With (minority) shares now concentrated in the hands of a relatively small number of institutions, institutional investors are expected to play an ever-increasing role in the governance of listed companies worldwide. However, it is uncertain whether institutional investors can actually deliver on these expectations, as a number of economic and legal factors, as well as the methods of engagement and the issues covered, can influence their propensity to engage with portfolio companies.
In a forthcoming volume, leading law, management, and finance scholars from around the world examine the theoretical underpinnings of the current governance framework as well as the relevant practices and the legal and policy issues relating to the dialogue between institutional shareholders and corporate boards.
In our introductory chapter, we take a broad perspective on the role of institutional investors in the governance of listed companies in the U.S. and Europe and focus on the factors that may influence investors’ ability and willingness to engage.
First, we outline the phenomenon of reconcentration of share ownership in the hands of institutional investors across countries. We add to the existing literature by presenting newly collected data on the shareholdings of the 25 largest institutional investors in each of the Continental European companies included in the Euro Stoxx 50 and the 15 largest UK companies included in the FTSE 100. We find that leading institutional investors are among the largest shareholders in most of the companies in the sample and that an asset manager is the largest shareholder in most of them. As controlled companies have a lower weight in the index because the STOXX 50 index is weighted by the free float market capitalisation of companies, the size of the shareholdings of the Big Three – BlackRock, Vanguard, State Street – is smaller in companies with a controlling shareholder.
Second, we track asset managers’ ownership and nationality as these may lead to a divergence in the incentive structure for shareholder engagement on both sides of the Atlantic and, in particular, may help explain potential conflicts of interest affecting asset managers’ willingness to engage. To complement available anecdotal evidence showing that European asset managers controlled by banking or insurance companies do conduct a significant number of engagements covering a wide range of ESG issues, we present ownership data on the top 20 U.S. asset managers and the top 20 European (EU and UK) asset managers, tracking their weight in Stoxx 50 companies and the top fifteen FTSE 100 companies. We find that bank-owned asset managers are the largest category among the largest EU asset managers. In contrast, large institutions that are publicly traded or are not part of insurance or banking groups are much more common in the U.S. American asset managers not belonging to insurance or banking groups, with the exception of Vanguard, all have other top asset managers among their largest shareholders. Whether such common ownership can influence asset managers’ approach to engagement, particularly on social and environmental issues, is controverted. According to a first view, common ownership explains why major asset managers share common ESG preferences and regularly engage on these topics. An alternative point of view is that common ownership in the asset management industry is too low to influence the preferences and behaviour of leading investors.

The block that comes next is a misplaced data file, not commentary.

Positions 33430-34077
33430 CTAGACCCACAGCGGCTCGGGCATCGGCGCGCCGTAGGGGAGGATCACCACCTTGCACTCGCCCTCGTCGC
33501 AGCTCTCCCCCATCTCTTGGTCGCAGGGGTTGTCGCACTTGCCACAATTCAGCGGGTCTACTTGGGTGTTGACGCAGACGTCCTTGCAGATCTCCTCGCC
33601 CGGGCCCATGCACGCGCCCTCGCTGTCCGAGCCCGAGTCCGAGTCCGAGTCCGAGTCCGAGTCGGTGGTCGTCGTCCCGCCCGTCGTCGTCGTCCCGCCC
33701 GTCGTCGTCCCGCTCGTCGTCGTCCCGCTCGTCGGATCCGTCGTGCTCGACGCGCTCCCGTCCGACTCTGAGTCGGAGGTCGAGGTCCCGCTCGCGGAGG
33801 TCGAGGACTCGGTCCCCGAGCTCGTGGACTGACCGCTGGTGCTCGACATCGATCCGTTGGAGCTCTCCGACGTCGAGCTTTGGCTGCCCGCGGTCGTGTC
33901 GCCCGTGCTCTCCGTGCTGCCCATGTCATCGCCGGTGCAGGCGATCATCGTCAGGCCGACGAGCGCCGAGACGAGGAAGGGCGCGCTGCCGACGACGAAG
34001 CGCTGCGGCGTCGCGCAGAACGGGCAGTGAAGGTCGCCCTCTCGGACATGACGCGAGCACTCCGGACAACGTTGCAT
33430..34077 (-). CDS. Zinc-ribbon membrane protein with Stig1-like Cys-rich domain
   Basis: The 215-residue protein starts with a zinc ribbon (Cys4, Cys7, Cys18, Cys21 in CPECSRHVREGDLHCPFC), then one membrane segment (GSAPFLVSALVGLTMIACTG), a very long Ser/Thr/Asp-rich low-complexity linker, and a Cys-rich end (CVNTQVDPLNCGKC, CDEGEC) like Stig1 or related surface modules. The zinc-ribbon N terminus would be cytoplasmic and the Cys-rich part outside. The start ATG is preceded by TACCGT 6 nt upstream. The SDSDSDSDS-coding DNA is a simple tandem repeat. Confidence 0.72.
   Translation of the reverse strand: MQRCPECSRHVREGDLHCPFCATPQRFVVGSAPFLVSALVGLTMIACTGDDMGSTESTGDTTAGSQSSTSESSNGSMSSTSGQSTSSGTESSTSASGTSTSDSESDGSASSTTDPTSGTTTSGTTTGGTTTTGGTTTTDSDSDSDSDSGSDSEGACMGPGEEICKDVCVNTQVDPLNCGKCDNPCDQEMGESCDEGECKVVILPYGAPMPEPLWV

To assess whether asset manager ownership affects engagement, we also look into the distribution of assets under management by asset manager ownership category. We find that publicly owned asset managers and those not belonging to insurance or banking groups hold, on average, significantly larger stakes in companies included in our sample than bank- and insurance-owned asset managers.
In terms of nationality, the blocks held by top U.S. investors are larger (in many cases, by far) than those held by top European investors in all the companies in our sample. On average, the U.S. asset managers included in our sample own 15.56 percent of the equity, while the European institutional shareholders in the sample own a mere 5.71 percent.
Finally, we consider factors other than ownership and nationality that may affect the actual ability and willingness of asset managers to engage with investee companies. In addition to cost issues and collective action problems, which have been widely explored in the literature, end-client preferences and potential regulatory backlash appear to be crucial.
Against this background, the different degree of political consensus over ESG investing on the two sides of the Atlantic, and the backlash ESG is facing in the U.S., help explain why European asset managers are keener to engage on ESG issues and to support ESG-related resolutions than are their U.S.-based competitors. Indeed, the political risk arising from the ESG backlash may affect the stewardship strategies of U.S. asset managers by pushing them to adopt a less ESG-friendly approach.
This post comes to us from professors Giovanni Strampelli at Bocconi University and Luca Enriques at the University of Oxford. It is based on their introductory chapter, “The Dialogue Between Corporations and Institutional Investors: An Introduction,” forthcoming in the Board-Shareholder Dialogue: Best Practices, Legal Constraints and Policy Options (Cambridge University Press) and available here. A version of this post appeared on the Oxford Business Law Blog here.